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4.7 out of 5 stars92
4.7 out of 5 stars
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on 16 August 2012
To the casual listener all these Tubular Bells releases must be a little confusing. Well let me clarify, Tubular Bells II is something of a sequel to the 1973 original, it's structure mirrors that of the original but is the sound of a genius in the art of variation on a theme.

Is it as good? Well that can only be a matter of taste but here's my dollars worth. Tubular Bells II is perhaps, melodically speaking, Oldfield's biggest triumph and considering this is a composer in the same ball park as Bach or Vivaldi that's really saying something. When this music grabs you you can't let go, it's totally addictive. The way in which melodies across the whole album relate to one another is masterful and hypnotic. As with all of Oldfield's best albums you will find new layers of instruments with almost every listen, even after twenty years!

My only issue with this album is it's production, at times I find the sound a little cheesy and synthetic, that's not to say it isn't jam packed with hand-played instruments because you name it and it's on here; banjos, mandolins, an array of guitars and all the rest. I can 't help feeling that Trevor Horn's influence placed the album firmly in the early 90's where as much of Oldfield's best stuff is timeless. However, it is possible to filter out the production values becuase the melodies are so strong and anyway, you may love the sound of those synths.

I recommend seeking out The Bell single CD2, as it's B-sides feature the original MC Vivian Stanshall and also Billy Connolly both of which are much better than the dry and frankly dull Alan Rickman!

My other recommendation for those who love the multi-layering, guitar wielding Oldfield of old is to listen to an album called Mohribold by Andrew Taylor (google it). Taylor has clearly soaked up all of Oldfield's classics and given us a contemporary instrumental classic. I found it on a site called bandcamp and have enthused about it to all who will listen.
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on 7 March 2011
In my opinion, this album is underrated beyond belief. Everyone hypes about Tubular Bells being some sort of Godsend... But what about the sequel, Tubular Bells 2? It might not have the same "Let's see what we can come up with!" feel to Tubular Bells, but by no means is it a slouch.

Whereas Tubular Bells all merged seemlessly together, it had no real goal where it was going to go. Oldfield is one of the few musicians that can pull off from going from one mood swing to another, and this was reflected in his music. His sequel though feels more polished and has a goal where it wants to go, a certain... More accurate feel to it.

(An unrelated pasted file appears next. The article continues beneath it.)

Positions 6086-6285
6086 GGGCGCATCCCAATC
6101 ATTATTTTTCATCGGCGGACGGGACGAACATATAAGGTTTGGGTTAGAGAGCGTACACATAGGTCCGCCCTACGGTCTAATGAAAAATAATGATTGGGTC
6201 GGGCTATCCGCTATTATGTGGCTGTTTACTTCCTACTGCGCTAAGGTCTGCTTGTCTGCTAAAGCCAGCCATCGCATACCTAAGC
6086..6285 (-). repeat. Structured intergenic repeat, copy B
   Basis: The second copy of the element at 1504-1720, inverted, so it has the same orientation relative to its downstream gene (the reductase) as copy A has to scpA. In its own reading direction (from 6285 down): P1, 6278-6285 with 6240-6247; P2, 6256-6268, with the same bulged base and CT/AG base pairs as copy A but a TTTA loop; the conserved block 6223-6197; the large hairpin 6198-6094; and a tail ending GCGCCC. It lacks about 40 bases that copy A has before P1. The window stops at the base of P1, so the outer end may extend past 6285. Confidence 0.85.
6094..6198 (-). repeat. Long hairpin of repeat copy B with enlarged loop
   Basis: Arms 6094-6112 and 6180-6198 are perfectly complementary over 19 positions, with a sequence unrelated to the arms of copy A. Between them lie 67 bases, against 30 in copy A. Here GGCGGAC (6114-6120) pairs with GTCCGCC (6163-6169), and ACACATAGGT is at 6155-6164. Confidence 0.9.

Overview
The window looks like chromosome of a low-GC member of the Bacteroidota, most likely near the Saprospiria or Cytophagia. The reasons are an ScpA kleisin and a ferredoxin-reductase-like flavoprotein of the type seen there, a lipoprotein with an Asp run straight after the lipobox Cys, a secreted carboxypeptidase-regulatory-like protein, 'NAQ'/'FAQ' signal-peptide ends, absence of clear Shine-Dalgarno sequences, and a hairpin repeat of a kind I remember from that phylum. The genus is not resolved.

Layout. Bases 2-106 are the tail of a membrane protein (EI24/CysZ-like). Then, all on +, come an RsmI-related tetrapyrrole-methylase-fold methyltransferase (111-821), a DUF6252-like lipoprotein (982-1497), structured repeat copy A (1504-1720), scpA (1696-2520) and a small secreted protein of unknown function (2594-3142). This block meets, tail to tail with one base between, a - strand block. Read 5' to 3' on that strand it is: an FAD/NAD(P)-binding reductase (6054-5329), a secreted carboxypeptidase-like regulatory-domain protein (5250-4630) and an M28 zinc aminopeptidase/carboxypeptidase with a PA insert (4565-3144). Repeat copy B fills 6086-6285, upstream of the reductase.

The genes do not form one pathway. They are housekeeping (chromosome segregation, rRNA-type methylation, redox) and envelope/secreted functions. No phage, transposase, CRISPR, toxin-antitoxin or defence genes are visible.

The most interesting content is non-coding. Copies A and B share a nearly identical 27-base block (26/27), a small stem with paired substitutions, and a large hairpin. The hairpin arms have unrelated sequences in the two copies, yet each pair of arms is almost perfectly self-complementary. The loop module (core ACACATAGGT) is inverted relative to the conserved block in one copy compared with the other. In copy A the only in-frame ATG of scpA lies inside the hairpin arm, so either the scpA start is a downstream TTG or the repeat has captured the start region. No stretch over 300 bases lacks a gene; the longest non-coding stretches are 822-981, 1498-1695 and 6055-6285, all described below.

The first thing you notice is how much retread there is on his album. Same thing Jarre did with his sequel to Oxygene in 1997, he broke it down, remodelled it, reformed it to become... His sequel. He has sufficent re-tread to remind you that you are listening to Tubular Bells, but not enough to actually feel like a parody of it.

Breaking down the segments was a better feature. There might have been certain segments I wanted to listen to, but Oldfield, like it or not, had the entire piece... As one piece, where if you wanted to listen to a certain piece you had to frustratingly hold the fast forward on your CD player. Not really ideal.

The next thing you realise from Tubular Bells is gone away the long hair and slightly scary 'tashe he had during the recording sessions of Tubular Bells, in is a much cooler short hair. He did away with the delicacy of his his prequel, and introduced a harsher, more abrash sound to his sequel.

Although Tubular Bells Vol. 2 doesn't seem to get remastered much (I think there are less versions of this than Vol. 1, but I could be wrong) and in a way... I like that, no more producers trying to meddle with a near perfect recording. Don't bother, you just agitate fans!

All in all, a very good album. It has the ruthless edge to compete with Vol. 1, but it would be unfair to say one is better than another because they are both two great albums.
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on 3 September 2005
If you enjoyed TUBULAR BELLS, which in the 70's was best appreciated through stereophonic headphones and a fog of something slightly illegal (or so I am told!), then you will find this album positively orgasmic. But maybe that is just a sign of old age, or the need to get out more! In an attempt to rekindle the flames of a misspent youth, I finally got round to exchanging my ancient vinyl collection for those newfangled Circular Disc things!, adding albums that I had missed out on during the wilderness years of family life. Now that the wee'ans have all but flown the nest, it was time to plunge myself back into the sounds of the heady days of the seventies. In this album Mike has brought TUBULAR BELLS bang up to date. With the added advantage of modern musical techniques and sound production, and presumably more money to spend, he has managed this with out losing any of the original breathtaking effect. In some eyes it may be sacrilege to say, but this album is an improvement on the original, if that is possible? The haunting melody of SENTINEL soon has the hairs on the back of the neck sticking up, and kick-starts the flickering memories of bygone days, into life. There are some nice little touches, and a few quirky parodies of TB1 thrown in for good measure. My favourite track has to be THE BELL, with its hypnotic rhythm, it has instruments from the original version, with some contemporary additions (vocal cords, digital sound processor!), and the dulcet tones of a well known British Thespian as Master of ceremonies, simply credited as 'A strolling player' plus, TUBULAR BELLS! TATTOO with the swirl of something Celtic is altogether different, and ALTERED STATE has to be heard to be believed, MAYA GOLD in parts is reminiscent of Jeff Wayne's WAR OF THE WORLDS! As for MOONSHINE, well, I will leave you make up your own mind! If you have not heard this album, then do so, soon.
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on 4 December 2001
This is easily one of Oldfield's best albums and arguably his finest hour.I would rate this album ahead of my other two favourites 'Songs of Distant Earth' and 'Amorak' and definitely a huge step forward from TB1.Musically it's just pure magic with variation from relaxing tempo to just out and out rock.Definitely a vital addition to any Oldfield fan's music collection.The video of the live concert is also pure magic.Well done Mike!!!